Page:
Do you slouch forward when you sit? Or get hip and back pain from long days of sitting? You are not alone. Unfortunately, most people sit far too much, and sitting for prolonged periods often leads to poor posture. Spending time looking down at your phone or computer can also cause poor posture. When you sit, the muscles on the front of your body, such as your chest muscles and hip flexors, get shorted and tight. When these muscles are tight, they will continually pull your shoulders forward and into a position of poor posture. At the same time, the muscles on the back of your body, such as your glutes and spinal extensor muscles, become lengthened and weak. The muscles on the back of your body are no longer strong enough to keep your body in the proper upright position. These muscle imbalances can lead to all sorts of problems, from discomfort in your body to full-blown injuries. Bad posture can lead to repeated pressure on the spine, which can in turn cause pain. When you slouch, your muscles and ligaments have to work very hard to keep you balanced. Overworking these muscles can lead to pain and tension.
Most of us will not stop sitting anytime soon, so it is important to regularly perform posture correction exercises. The exercises in this article will help you open up the muscles on the front of your body, reversing the position you are in when you are sitting. This will allow these muscles to relax so they do not pull your body forward into that poor posture position. The exercises in this post will also work to strengthen the back of your body, engaging the muscles needed to keep you in a position of good posture.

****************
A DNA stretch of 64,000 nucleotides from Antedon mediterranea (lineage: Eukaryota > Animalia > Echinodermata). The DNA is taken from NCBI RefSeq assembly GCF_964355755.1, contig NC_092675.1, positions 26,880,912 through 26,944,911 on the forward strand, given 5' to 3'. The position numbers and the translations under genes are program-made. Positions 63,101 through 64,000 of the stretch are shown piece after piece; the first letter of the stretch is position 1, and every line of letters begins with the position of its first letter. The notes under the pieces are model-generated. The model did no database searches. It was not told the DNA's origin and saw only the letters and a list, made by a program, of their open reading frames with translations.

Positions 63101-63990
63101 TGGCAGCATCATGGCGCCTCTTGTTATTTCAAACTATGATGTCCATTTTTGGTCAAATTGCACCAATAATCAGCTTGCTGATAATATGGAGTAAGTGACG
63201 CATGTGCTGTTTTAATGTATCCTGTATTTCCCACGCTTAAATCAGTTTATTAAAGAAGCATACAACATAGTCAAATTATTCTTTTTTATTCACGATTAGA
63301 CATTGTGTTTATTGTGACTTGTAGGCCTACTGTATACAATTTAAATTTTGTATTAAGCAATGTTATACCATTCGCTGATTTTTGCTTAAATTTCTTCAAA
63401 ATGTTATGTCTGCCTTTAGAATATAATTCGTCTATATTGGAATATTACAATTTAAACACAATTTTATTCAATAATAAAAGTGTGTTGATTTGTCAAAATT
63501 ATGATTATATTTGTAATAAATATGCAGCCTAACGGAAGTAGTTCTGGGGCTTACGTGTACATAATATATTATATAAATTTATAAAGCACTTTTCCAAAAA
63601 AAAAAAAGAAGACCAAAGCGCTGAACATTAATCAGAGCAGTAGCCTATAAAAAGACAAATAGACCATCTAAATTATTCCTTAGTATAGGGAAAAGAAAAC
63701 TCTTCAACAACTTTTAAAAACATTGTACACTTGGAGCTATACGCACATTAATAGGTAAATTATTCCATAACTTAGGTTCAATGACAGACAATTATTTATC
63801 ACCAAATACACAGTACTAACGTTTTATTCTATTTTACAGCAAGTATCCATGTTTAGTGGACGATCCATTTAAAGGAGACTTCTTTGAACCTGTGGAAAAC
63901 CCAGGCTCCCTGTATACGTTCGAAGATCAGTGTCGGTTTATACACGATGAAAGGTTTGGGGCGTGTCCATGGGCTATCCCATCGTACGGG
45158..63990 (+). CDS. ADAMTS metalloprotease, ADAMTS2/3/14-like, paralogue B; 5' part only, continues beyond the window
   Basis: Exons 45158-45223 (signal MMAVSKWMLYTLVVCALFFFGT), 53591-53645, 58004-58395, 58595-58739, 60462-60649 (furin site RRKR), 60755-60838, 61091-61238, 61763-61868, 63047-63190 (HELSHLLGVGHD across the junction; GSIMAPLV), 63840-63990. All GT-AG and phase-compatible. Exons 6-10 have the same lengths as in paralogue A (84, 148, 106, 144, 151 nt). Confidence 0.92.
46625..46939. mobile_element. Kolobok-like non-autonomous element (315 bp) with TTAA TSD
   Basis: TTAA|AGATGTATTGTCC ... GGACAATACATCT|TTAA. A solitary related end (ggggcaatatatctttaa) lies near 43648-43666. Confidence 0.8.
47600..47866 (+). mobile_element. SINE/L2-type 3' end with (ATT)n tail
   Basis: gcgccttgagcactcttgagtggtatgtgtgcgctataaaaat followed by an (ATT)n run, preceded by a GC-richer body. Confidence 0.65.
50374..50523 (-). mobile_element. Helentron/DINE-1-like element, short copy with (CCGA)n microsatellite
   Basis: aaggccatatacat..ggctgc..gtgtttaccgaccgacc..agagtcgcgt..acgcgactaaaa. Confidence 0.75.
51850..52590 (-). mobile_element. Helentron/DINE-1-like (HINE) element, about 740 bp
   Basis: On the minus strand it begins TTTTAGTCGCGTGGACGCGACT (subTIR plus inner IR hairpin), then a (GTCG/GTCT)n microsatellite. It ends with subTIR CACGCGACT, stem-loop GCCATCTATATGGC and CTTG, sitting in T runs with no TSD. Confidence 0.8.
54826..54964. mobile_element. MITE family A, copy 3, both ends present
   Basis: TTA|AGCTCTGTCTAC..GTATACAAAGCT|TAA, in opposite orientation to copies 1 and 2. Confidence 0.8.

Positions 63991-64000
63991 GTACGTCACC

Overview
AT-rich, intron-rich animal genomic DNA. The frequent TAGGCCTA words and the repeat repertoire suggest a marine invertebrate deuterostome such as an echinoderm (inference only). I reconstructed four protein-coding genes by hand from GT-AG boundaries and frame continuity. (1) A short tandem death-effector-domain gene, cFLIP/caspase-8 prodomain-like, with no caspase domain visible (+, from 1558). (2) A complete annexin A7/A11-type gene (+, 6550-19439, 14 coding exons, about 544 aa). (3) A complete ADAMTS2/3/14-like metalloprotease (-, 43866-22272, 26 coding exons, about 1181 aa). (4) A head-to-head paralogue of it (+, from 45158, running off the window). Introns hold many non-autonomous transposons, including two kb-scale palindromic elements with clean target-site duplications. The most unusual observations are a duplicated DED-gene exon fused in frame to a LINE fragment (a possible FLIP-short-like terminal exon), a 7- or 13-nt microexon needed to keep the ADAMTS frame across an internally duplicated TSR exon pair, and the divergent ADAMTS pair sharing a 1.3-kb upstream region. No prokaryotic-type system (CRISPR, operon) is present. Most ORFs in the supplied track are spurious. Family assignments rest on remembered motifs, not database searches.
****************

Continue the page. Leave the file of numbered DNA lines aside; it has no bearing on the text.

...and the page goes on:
The first time you try out these exercises, go through all of the exercises once. See how you feel the next day, and if you feel good, start to work your way up to the recommended sets and repetitions. Remember to always start new exercises gently, not forcing your body into any positions that cause pain. You should be able to take full deep breaths throughout all of the exercises. If you can’t, this is a good signal for you to ease off a little bit.
1. Angel Arms on Foam Roller
The foam roller will be used in two exercises in this post and is a great way to open up your chest and shoulders. If you do not have a foam roller, you can roll up a blanket or towel instead.
Begin by lying on the floor with the foam roller under your spine vertically. Your head should be supported by the foam roller. Bend your knees and keep your feet flat on the floor. Position your arms along your body with your palms facing up. Keeping your arms slightly bent, begin to raise your arms overhead, drawing two semi-circles along the floor with your hands. Make sure your lower back does not arch off the roller. Lower your arms slowly to the starting position, drawing semi-circles along the floor in the opposite direction. This is considered one repetition.
Modifications: To make this a lighter stretch, bend your elbows more. You might also not be able to move your arms through the full range of motion, and that is perfectly fine. To make this stretch more intense, hold light dumbbells or other weights in your hands to gently open up the chest and shoulders further.
2. Upper Back Arches on Foam Roller